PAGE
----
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What more remains?

King Richard
What more remains?
Northumberland, offering Richard a paper
No more, but that you read
These accusations and these grievous crimes
Committed by your person and your followers
Against the state and profit of this land;
That, by confessing them, the souls of men
May deem that you are worthily deposed.

Alack the heavy day,
That I have worn so many winters out
And know not now what name to call myself.

King Richard
Must I do so? And must I ravel out
My weaved-up follies? Gentle Northumberland,
If thy offenses were upon record,
Would it not shame thee in so fair a troop
To read a lecture of them? If thou wouldst,
There shouldst thou find one heinous article
Containing the deposing of a king
And cracking the strong warrant of an oath,
Marked with a blot, damned in the book of heaven.—
Nay, all of you that stand and look upon me
Whilst that my wretchedness doth bait myself,
Though some of you, with Pilate, wash your hands,
Showing an outward pity, yet you Pilates
Have here delivered me to my sour cross,
And water cannot wash away your sin.
My lord, dispatch. Read o’er these articles.
King Richard
Mine eyes are full of tears; I cannot see.
And yet salt water blinds them not so much
But they can see a sort of traitors here.
Nay, if I turn mine eyes upon myself,
I find myself a traitor with the rest,
For I have given here my soul’s consent
T’ undeck the pompous body of a king,
Made glory base and sovereignty a slave,
Proud majesty a subject, state a peasant.
My lord—
King Richard
No lord of thine, thou haught insulting man,
Nor no man’s lord. I have no name, no title,
No, not that name was given me at the font,
But ’tis usurped. Alack the heavy day,
That I have worn so many winters out
And know not now what name to call myself.
O, that I were a mockery king of snow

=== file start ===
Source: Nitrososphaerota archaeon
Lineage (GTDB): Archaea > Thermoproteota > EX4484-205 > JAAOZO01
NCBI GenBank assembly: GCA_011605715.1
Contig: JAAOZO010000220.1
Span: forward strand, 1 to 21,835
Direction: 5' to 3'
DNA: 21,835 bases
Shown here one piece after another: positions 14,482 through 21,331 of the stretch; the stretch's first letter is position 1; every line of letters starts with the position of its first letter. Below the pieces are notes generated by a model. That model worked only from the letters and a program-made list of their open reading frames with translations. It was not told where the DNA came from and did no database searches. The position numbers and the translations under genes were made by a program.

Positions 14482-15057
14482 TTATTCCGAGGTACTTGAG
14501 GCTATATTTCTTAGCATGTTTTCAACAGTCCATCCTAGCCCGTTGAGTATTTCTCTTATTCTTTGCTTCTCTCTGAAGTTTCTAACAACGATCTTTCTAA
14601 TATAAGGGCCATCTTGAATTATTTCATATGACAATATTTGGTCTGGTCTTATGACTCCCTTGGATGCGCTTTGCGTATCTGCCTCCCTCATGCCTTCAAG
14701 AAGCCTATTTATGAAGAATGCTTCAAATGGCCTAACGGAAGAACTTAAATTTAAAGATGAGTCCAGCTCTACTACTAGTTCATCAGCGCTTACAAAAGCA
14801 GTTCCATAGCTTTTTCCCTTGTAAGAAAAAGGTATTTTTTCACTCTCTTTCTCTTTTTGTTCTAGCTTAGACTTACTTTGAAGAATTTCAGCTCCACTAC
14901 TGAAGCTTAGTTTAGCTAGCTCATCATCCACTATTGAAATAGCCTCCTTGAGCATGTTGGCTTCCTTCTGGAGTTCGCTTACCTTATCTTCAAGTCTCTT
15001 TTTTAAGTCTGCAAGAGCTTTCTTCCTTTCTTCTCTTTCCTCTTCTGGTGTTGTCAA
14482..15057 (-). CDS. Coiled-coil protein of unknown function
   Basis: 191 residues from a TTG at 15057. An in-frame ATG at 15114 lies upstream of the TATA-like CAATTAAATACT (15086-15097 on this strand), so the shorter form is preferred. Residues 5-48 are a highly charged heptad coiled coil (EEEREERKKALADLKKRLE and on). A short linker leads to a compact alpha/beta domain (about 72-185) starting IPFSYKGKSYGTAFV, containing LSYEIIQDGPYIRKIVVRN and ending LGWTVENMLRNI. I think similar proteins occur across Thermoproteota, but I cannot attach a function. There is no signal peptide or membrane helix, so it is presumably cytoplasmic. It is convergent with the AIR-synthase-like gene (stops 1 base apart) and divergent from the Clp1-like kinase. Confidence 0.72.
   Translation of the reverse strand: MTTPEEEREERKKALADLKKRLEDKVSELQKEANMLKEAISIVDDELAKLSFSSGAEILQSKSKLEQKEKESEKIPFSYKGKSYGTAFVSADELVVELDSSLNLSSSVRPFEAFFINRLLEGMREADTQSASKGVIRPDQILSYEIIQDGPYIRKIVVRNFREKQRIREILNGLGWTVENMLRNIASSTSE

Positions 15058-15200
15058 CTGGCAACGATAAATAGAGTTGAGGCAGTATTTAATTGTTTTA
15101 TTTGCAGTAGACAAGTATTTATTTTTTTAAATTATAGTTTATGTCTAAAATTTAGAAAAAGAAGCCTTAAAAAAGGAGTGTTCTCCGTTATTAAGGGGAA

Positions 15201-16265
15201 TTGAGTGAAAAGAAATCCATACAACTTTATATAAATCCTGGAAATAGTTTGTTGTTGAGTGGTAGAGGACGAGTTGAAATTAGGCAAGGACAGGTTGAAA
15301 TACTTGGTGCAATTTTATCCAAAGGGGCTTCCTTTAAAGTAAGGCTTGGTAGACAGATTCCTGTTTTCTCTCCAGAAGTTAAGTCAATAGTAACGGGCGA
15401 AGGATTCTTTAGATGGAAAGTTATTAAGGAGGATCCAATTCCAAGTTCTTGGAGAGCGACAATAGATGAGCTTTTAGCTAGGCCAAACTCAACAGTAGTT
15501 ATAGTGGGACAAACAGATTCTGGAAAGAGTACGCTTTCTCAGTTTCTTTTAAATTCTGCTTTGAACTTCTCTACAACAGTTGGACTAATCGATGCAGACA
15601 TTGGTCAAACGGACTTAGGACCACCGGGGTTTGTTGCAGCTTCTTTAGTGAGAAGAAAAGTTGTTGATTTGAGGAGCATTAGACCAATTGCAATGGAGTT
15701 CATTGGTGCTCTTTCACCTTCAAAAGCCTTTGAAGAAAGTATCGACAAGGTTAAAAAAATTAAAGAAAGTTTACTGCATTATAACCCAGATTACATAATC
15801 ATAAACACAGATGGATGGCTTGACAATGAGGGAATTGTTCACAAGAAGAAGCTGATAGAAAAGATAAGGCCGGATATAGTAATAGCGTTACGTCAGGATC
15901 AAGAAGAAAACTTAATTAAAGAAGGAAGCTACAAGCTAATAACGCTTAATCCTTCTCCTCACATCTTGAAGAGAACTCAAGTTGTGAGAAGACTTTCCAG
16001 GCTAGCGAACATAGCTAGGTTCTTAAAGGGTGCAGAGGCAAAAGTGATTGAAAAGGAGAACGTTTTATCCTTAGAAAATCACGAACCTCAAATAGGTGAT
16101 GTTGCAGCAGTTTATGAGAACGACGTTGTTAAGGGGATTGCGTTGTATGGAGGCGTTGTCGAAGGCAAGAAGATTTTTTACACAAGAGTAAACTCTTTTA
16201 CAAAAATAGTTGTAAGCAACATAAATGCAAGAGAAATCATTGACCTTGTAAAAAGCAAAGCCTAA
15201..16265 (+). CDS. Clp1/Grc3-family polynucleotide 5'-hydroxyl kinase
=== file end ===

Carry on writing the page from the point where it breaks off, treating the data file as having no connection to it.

Standing before the sun of Bolingbroke,
To melt myself away in water drops.—
Good king, great king, and yet not greatly good,
An if my word be sterling yet in England,
Let it command a mirror hither straight,
That it may show me what a face I have
Since it is bankrupt of his majesty.
Go, some of you, and fetch a looking-glass.
 An Attendant exits.
Read o’er this paper while the glass doth come.
King Richard
Fiend, thou torments me ere I come to hell!
Urge it no more, my Lord Northumberland.
The commons will not then be satisfied.
King Richard
They shall be satisfied. I’ll read enough
When I do see the very book indeed
Where all my sins are writ, and that’s myself.
 Enter one with a glass.
Give me that glass, and therein will I read.
 He takes the mirror.
No deeper wrinkles yet? Hath sorrow struck
So many blows upon this face of mine
And made no deeper wounds? O flatt’ring glass,
Like to my followers in prosperity,
Thou dost beguile me. Was this face the face
That every day under his household roof
Did keep ten thousand men? Was this the face
That like the sun did make beholders wink?
Is this the face which faced so many follies,
That was at last outfaced by Bolingbroke?
A brittle glory shineth in this face.
As brittle as the glory is the face,
 He breaks the mirror.
For there it is, cracked in an hundred shivers.—
Mark, silent king, the moral of this sport:
How soon my sorrow hath destroyed my face.
The shadow of your sorrow hath destroyed
The shadow of your face.
King Richard
Say that again.
The shadow of my sorrow? Ha, let’s see.
’Tis very true. My grief lies all within;
And these external manners of laments
Are merely shadows to the unseen grief
That swells with silence in the tortured soul.
There lies the substance. And I thank thee, king,
For thy great bounty, that not only giv’st
Me cause to wail but teachest me the way
How to lament the cause. I’ll beg one boon
And then be gone and trouble you no more.
Shall I obtain it?
Name it, fair cousin.
King Richard
“Fair cousin”? I am greater than a king,
For when I was a king, my flatterers
Were then but subjects. Being now a subject,
I have a king here to my flatterer.
Being so great, I have no need to beg.
Yet ask.
King Richard
And shall I have?
You shall.
King Richard
Then give me leave to go.
King Richard
Whither you will, so I were from your sights.
Go, some of you, convey him to the Tower.
King Richard
O, good! “Convey”? Conveyers are you all,
That rise thus nimbly by a true king’s fall.
 Richard exits with Guards.

Act 4
Scene 1
Line 231

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